When it comes to commercial real estate loans, higher risk, means a higher rate. It’s one of those ‘unwritten laws’ of business. One that’s followed because even experienced, professional developers can have trouble getting new development projects started. Which is why traditional lenders like banks tend to run away from land deals. And when you add in questions like will the borrower have enough money for the next phase of development, and whether essential infrastructure outside of the developers control will arrive as promised, it’s no wonder the risk/rate equation often comes out high.
“Sometimes people looking for land loans aren’t aware of the risks involved and that risk has a big impact on rates,” said Kevin Wolfer, President and CEO, of Kennedy Funding LLC. Wolfer’s firm recently closed on a $1.1 million loan for a 58.8-acre development site in Cedar City, Utah.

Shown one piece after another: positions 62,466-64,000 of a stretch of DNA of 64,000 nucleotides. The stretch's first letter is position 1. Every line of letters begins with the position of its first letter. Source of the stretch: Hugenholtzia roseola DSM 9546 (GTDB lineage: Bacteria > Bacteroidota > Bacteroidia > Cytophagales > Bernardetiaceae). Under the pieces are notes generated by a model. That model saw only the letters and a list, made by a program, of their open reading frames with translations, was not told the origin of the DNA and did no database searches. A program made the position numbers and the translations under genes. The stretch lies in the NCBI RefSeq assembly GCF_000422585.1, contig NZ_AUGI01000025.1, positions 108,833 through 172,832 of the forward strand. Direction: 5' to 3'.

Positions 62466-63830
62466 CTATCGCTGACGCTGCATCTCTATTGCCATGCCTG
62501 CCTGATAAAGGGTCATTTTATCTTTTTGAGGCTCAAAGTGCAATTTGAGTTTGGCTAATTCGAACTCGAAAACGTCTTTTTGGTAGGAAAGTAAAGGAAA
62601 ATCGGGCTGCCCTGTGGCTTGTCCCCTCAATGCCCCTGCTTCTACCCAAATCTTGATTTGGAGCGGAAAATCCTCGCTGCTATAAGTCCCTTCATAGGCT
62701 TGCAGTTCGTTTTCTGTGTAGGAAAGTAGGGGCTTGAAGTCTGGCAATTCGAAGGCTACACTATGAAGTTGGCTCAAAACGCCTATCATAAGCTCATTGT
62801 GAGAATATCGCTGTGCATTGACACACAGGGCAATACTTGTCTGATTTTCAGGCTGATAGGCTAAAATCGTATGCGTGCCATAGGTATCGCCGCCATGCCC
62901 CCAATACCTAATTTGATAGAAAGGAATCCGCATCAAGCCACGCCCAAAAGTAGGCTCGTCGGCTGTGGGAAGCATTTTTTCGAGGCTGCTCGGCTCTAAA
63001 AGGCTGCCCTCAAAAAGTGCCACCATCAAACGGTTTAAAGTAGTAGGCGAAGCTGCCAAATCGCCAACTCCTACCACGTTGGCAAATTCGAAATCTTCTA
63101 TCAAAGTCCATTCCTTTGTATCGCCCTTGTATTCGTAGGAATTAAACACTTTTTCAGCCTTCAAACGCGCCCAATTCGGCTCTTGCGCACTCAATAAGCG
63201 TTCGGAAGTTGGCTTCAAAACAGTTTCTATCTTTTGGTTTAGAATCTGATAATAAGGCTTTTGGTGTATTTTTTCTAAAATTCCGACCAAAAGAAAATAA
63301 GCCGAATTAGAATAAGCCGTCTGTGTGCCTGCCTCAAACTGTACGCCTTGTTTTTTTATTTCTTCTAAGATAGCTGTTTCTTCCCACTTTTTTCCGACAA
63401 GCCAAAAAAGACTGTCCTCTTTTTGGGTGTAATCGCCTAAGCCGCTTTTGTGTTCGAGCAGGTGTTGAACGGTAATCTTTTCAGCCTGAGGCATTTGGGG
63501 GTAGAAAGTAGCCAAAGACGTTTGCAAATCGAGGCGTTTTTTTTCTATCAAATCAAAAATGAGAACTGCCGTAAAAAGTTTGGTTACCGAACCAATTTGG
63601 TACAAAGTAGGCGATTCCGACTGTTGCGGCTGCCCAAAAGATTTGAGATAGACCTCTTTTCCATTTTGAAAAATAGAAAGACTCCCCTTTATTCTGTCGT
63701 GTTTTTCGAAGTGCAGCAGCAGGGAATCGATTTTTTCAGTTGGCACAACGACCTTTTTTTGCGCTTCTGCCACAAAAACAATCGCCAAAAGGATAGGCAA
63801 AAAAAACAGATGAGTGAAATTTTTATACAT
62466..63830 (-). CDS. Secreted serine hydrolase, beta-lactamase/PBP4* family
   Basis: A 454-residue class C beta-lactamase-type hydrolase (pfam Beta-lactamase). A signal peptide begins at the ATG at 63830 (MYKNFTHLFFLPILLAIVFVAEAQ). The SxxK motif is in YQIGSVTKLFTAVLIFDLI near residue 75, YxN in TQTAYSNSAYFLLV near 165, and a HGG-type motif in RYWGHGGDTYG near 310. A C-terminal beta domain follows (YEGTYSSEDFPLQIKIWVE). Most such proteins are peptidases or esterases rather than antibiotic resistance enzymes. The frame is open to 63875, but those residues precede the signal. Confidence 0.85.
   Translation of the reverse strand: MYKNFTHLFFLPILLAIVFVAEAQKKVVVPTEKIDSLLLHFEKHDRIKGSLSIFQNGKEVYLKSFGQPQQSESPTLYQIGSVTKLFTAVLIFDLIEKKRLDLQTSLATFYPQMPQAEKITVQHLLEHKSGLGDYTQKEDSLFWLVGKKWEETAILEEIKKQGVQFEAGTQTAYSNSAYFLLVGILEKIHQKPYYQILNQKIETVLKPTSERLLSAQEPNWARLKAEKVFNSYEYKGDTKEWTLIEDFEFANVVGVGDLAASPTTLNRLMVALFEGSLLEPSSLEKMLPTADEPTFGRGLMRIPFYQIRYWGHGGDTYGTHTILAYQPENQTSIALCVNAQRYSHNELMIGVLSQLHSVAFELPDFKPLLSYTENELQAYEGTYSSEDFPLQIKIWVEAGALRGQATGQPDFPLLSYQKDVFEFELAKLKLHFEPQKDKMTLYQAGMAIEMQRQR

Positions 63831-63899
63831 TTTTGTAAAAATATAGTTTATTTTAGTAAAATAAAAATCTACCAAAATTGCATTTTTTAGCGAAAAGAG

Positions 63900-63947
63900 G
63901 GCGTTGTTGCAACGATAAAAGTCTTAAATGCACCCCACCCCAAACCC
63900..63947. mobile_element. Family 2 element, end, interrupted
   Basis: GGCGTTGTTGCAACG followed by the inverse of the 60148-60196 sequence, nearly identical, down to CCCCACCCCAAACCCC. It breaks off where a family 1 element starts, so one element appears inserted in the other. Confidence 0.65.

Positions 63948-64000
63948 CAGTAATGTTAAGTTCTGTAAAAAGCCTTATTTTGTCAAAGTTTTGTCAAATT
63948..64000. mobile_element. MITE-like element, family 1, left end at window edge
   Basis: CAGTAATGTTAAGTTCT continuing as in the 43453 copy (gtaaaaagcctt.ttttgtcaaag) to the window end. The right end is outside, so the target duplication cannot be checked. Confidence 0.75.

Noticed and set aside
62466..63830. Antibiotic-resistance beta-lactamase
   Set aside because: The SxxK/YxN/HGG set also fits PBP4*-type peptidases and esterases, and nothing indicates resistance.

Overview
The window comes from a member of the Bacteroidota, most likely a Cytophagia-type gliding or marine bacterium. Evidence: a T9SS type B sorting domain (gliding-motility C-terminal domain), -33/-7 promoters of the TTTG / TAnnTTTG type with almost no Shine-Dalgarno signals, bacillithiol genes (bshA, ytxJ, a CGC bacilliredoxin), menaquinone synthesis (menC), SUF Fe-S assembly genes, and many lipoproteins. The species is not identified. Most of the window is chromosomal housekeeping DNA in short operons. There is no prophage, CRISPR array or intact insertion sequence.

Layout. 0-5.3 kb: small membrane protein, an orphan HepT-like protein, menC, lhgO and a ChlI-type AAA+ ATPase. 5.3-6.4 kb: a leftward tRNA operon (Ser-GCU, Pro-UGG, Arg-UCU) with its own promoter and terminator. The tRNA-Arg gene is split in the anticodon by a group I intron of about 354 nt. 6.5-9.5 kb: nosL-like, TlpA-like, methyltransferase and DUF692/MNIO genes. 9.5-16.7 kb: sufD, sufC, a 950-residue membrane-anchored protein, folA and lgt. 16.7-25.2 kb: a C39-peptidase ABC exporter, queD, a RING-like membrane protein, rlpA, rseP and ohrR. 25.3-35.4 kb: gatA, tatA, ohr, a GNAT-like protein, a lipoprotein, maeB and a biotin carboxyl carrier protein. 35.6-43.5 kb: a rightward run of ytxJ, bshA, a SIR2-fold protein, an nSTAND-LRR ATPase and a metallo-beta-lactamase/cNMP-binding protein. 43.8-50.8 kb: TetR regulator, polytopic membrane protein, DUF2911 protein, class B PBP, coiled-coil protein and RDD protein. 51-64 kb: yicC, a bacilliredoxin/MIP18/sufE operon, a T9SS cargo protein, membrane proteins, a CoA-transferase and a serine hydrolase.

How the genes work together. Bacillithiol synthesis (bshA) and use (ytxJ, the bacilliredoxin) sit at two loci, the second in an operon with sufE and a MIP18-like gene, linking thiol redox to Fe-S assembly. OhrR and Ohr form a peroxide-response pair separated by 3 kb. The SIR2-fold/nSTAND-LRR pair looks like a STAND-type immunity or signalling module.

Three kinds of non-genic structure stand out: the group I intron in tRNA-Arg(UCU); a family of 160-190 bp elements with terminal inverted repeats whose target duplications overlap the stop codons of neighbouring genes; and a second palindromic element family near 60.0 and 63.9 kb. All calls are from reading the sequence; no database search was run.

“Rates are just one expense when you’re looking to turn a piece of raw land into a profitable development and though they may seem high, the opportunity cost might be higher,” adds Wolfer. “A bridge loan can get things moving and that can have a huge impact on the ultimate value of the project,” he adds.
Bridge loans can put stalled land deals into motion. Kennedy Funding’s creative financing expertise enables the closing of equity-based loans of up to a 75% loan-to-value ratio, from $1 million to more than $50 million, sometimes in as little as five days, including just two days for commitment and just days to subsequently close. The principals of the company have closed more than $2.5 billion in loans to date.
When all the considerations are factored in, the ‘high’ rate for a bridge loan can be an expense that’s not only affordable in the grand scheme of things but essential to making a project happen.